It was the scourge of all seafarers since the first extended offshore passages were undertaken. Its symptoms include loosening of teeth, swollen gums, bleeding beneath the skin and a general lethargy that is virtually impossible to overcome. The sufferer’s only deliverance is either through death or the consumption of foods containing vitamin C. Any sailor, contemporary or ancient, recognizes this description of the malady known today as scurvy.
Two hundred and fifty years ago, the causes of this ailment were still a mystery, not fully understood until the discovery of vitamins in 1912. Its horrific effects became especially well known during the Commodore Lord George Anson’s circumnavigation. In 1740, the British Admiralty commanded Anson, who would later become an admiral of the fleet, to sail to the Pacific with orders to harry Spanish possessions and capture a treasure ship. He accomplished both of these directives; however, the price of success was frightfully high.
Anson departed Portsmouth with a squadron of six ships and almost 2,000 sailors, marines and merchant seamen. Seasoned mariners were perpetually in short supply and as a result, many were pensioners and veterans from Chelsea Hospital, while others were pressed from taverns, fields and prisons. Some of the more experienced hands were over the age of 70. After enduring several trials, in addition to the effects of scurvy, while transiting the North and South Atlantic Ocean, and rounding the Horn, the squadron stopped at Juan Fernandez, an island off the coast of South America. They regained their strength by consuming fresh food, fruits, vegetables and meat. With the crew reinvigorated and ships repaired, the group set out on a 7,000-mile passage to the Marianas in the western Pacific — eventually becoming bogged down by the doldrums on a voyage that lasted an appalling 114 days, as opposed to the expected 50 or 60 days.
The rest of the story is one of both triumph and tragedy. By August 1742, only one ship remained of the original eight, Anson’s own flagship, Centurion. With that ship, however, Anson managed to follow and capture Nuestra Señora Covadonga in the straits south of Luzon in the Philippines. A Spanish galleon, unescorted but heavily laden, the vessel carried the inconceivable sum of $100 million (in current value) in bullion, plate and specie from Spain’s possessions in Mexico. After a short but pitched battle, in which Centurion fired volley after volley of grapeshot, seeking to disable Covadonga’s crew without sinking the ship, Anson’s prize was taken.
After this triumph, Anson completed a circumnavigation and arrived in England to a hero’s welcome. The price he paid in human life was colossal. Of the 1,939 crewmen who set sail on this exploit, a mere 500 survived. The majority of those who did not return had fallen victim to scurvy. Only four died in battle.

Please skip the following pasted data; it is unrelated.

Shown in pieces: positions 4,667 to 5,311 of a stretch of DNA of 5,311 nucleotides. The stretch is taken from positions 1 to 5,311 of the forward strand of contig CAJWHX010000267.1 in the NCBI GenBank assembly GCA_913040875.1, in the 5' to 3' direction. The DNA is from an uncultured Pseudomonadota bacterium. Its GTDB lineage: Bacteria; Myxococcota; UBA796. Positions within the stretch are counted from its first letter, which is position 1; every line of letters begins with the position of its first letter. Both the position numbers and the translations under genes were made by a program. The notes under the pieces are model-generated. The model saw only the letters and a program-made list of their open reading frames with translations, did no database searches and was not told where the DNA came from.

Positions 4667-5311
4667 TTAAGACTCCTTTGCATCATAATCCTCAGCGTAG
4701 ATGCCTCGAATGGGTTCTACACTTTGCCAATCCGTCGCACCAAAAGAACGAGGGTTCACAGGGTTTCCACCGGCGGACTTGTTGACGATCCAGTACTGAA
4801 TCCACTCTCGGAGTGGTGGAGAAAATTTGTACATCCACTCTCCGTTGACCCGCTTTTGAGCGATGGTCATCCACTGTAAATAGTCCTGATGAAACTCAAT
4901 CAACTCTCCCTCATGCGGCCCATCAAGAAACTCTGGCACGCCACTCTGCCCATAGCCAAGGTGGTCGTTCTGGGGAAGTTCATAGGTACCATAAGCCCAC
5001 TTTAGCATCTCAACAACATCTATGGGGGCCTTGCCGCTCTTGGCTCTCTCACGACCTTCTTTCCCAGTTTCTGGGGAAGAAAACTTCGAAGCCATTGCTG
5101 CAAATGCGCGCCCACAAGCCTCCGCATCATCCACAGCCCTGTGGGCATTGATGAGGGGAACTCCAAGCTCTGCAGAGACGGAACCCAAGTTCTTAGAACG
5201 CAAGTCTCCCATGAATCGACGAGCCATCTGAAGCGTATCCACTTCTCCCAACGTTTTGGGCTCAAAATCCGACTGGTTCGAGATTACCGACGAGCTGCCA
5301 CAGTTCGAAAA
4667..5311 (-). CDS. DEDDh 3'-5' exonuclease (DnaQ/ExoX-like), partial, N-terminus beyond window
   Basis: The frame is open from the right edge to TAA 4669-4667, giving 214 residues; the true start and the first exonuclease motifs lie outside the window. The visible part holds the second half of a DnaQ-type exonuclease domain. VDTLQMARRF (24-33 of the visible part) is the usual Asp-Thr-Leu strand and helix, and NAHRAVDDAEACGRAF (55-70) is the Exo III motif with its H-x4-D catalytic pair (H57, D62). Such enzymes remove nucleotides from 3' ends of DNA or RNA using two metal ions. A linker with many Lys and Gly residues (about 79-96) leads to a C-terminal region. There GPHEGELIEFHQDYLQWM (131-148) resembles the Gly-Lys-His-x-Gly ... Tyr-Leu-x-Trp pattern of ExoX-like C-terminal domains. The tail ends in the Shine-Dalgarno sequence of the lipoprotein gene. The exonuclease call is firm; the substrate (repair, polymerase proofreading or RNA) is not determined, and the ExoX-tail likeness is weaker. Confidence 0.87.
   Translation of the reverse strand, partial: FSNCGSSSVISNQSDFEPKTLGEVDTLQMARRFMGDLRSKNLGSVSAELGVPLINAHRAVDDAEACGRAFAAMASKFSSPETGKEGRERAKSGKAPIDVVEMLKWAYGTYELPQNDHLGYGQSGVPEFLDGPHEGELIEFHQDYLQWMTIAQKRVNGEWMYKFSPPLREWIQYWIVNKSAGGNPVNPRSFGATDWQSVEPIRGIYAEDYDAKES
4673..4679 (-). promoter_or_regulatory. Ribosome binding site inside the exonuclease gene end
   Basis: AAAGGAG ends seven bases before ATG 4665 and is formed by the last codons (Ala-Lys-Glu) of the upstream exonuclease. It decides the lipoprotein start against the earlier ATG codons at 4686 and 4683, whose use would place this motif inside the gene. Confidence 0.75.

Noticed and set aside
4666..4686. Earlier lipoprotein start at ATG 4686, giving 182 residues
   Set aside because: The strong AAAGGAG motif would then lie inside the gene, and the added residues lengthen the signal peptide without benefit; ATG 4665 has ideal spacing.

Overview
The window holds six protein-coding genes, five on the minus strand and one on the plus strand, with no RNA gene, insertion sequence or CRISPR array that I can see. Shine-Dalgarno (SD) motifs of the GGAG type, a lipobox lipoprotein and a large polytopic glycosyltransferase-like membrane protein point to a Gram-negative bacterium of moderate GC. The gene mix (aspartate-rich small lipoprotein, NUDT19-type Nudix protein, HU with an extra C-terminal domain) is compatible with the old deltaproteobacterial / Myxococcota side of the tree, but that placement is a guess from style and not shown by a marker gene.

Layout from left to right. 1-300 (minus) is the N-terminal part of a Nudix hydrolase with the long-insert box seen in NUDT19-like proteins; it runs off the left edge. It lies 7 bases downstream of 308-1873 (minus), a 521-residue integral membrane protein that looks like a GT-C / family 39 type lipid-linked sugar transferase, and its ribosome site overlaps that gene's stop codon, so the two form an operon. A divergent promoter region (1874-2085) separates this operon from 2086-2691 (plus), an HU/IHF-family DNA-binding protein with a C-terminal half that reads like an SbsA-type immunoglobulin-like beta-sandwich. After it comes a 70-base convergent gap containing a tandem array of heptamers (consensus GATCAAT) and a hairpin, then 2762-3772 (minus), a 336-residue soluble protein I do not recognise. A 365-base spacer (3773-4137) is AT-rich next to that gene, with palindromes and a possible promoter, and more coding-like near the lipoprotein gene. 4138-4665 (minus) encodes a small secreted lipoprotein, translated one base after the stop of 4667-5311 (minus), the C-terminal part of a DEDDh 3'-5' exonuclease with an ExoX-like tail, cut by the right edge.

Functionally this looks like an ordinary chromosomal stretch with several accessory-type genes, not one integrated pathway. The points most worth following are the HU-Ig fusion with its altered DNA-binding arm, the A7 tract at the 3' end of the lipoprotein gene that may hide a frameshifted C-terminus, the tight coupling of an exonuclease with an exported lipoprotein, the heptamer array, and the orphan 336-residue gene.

These losses captured the attention of a British naval surgeon named James Lind, a brilliant physician often acknowledged as the father of nautical medicine, who is responsible for conducting what may have been the first controlled dietary experiment in history. He discovered that the juice of oranges and lemons is a powerful antiscorbutic, staving off the onset of scurvy indefinitely. After the completion of his experiments, he authored a tome entitled, A Treatise of the Scurvy in 1753, which described his findings in detail.
Unfortunately, many officers in the Royal Navy held a common quarterdeck conviction that scurvy was essentially a disciplinary problem, the refuge of malingerers and malcontents. As knowledgeable as Lind was on the causes and effects of scurvy, he was not an effective lobbyist. His pleas for dietary reformation within the Navy were ignored for nearly 40 years. Not until 1795, when Sir Gilbert Blane, another Royal Navy physician and adherent to Lind’s theories, wielded his considerable influence to convince the admiralty to issue a ration of lemon juice throughout the fleet. Jack Tar finally received his due, relegating scurvy to the dustbin of history.
The story of scurvy does not end there. Shortly after the institution of the lemon-juice edict, it appears that the Admiralty, in an attempt to secure a reliable supply of antiscorbutic, substituted lime for lemon juice. Limes were grown in abundance in the British West Indies, providing a ready source for this now all-too-important tonic. Lemons, on the other hand, were a product of Mediterranean countries, none of which were British possessions. The result was a switch to the more accessible and less expensive lime juice. Unfortunately, it was discovered much later that limes possess only half the antiscorbutic as lemons, so the recipients of the lime-juice ration probably suffered from, at the very least, a vitamin-C deficiency, if not fully developed scurvy.
Eventually, all British vessels, both military and merchant alike, were bound by law to carry and provide lime juice to their crews. Because of this, these vessels eventually became known, particularly by Americans, as lime-juicers and their crew limeys.
Steve C. D’Antonio